SEP Blog Battle: Positive Deviance

March 27, 2013

Deviant – that’s a bad thing, right?  I mean, that’s the common connotation.  A deviant is someone who swerves off the beaten path and is usually frowned upon for it.  Criminal behavior is considered to be deviant.  Deviants have a stigma.  They are different.  They are frowned upon… UNTIL the context changes.  Social context strongly defines what is considered deviant. This is key.  For instance, in some cultures women can’t walk around with uncovered hair.  In others, it is considered perfectly acceptable.  And when the social context changes and evolves, deviant actions can be reinterpreted, and yesterday’s deviant can become today’s hero.

Don’t buy it?  Time for examples!  Consider Rosa Parks and her deviant behavior – she didn’t do what she was told to do and was arrested as a criminal.  Now, our society sees her as a brave woman who did the right thing standing up for her rights.  She is a ‘Positive Deviant’.  The context has changed.  Laws changed, attitudes evolved.  Some, like Henry David Thoreau, would even argue that ‘Civil Disobedience’ is our moral obligation and responsibility.  (Of course, he was arrested for not paying his taxes.)

We are, without a doubt, living in a world of changing context.  How people live and work has been reshaped more in my lifetime than it was in the Industrial Revolution.  People will look back on this time in history with fascination because the world has gotten so much smaller, so much more diverse.  The Internet has changed the world forever.  We have the whole of human knowledge essentially at our fingertips.  We can solve more complex problems, we can create more conveniences, we can look at more pictures of cats, and this is so exciting to me.  I work in an industry that is enabling huge advances in medicine and agriculture and aerospace – and affecting social changes as well.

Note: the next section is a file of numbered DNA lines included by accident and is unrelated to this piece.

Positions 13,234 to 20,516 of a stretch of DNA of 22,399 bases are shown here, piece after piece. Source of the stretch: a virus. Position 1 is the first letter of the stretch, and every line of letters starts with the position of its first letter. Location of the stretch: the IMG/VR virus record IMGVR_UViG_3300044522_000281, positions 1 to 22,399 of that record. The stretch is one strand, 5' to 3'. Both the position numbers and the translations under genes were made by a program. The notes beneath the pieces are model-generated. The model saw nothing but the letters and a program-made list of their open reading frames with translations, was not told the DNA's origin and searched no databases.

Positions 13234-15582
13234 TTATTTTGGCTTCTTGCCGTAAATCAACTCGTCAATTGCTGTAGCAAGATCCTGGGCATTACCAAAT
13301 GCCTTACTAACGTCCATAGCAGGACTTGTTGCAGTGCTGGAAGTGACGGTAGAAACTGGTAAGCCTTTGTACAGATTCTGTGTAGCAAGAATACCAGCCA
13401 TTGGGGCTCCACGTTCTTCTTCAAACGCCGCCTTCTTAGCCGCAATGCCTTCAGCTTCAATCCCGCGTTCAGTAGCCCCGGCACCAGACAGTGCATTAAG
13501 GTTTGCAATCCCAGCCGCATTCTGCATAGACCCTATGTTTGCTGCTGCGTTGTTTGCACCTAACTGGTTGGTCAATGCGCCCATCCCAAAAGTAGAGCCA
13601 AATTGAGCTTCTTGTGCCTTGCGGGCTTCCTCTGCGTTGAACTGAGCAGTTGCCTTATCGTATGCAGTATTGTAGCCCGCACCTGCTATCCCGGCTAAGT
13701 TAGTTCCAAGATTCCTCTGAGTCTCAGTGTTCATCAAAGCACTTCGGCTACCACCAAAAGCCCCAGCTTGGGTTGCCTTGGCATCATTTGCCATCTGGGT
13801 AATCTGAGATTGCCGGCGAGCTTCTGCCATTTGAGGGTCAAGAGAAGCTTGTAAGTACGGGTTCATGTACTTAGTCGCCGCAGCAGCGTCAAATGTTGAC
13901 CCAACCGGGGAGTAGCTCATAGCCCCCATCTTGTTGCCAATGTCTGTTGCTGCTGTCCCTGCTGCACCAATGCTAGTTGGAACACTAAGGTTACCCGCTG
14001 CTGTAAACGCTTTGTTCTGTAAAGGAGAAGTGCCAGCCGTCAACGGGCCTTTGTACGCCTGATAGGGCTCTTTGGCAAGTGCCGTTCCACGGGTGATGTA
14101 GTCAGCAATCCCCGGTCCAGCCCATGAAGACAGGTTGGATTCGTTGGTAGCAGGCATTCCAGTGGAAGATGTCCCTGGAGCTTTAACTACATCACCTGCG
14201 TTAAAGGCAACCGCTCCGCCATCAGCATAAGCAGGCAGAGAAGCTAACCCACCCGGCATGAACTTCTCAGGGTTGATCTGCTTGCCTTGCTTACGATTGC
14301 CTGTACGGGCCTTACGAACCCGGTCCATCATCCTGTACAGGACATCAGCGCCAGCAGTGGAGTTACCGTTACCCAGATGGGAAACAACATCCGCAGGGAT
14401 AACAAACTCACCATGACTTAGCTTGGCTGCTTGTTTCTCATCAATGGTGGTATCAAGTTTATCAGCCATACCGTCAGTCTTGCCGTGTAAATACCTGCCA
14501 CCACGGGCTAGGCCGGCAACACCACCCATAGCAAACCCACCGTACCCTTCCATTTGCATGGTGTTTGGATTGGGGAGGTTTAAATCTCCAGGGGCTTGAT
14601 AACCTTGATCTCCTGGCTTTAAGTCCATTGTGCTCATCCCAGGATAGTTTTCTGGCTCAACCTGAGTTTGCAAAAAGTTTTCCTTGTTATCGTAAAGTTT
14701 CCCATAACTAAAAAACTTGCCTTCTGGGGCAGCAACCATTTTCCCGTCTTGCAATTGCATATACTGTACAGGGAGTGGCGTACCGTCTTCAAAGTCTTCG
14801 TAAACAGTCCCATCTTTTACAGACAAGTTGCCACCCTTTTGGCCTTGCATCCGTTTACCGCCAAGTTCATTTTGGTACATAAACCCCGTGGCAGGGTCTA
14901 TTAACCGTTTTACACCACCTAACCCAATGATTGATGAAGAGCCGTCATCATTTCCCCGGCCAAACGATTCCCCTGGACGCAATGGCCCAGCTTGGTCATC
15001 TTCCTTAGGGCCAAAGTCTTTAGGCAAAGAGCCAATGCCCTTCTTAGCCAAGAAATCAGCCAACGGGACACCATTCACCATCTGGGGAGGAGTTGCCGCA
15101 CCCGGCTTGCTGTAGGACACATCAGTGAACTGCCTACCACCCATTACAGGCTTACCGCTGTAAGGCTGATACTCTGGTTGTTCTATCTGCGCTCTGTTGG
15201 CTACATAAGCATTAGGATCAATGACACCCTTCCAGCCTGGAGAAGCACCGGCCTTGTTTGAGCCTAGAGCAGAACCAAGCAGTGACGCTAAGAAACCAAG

The internet has empowered the ‘Positive Deviants’ of this age to influence how our society works.  My favorite example of this is George Takei.  Maybe this is a silly example, but I think he is awesome.  He’s an openly gay man, and that was once considered a deviant behavior.  Now his particular brand of humor and satire is reaching a global audience, and it is redefining the way society views the LGBT community.  Gay marriage is recognized in several states.  Internet campaigns against bullying have exploded in popularity.  Support has poured out for Gay Rights, and even the President has come around.  Whether or not you agree with the politics of it, you’ve got to admit, our context is definitely changing.

So, is being a deviant such a bad thing?  I guess that depends on your context.  While I don’t advise pulling a Thoreau and not paying your taxes, I think there is room for more ‘Positive Deviants’ in this industry.  Like Thoreau, I believe I have a moral obligation and responsibility to constantly question my context, and as a Software Engineer, I have the tools to change it.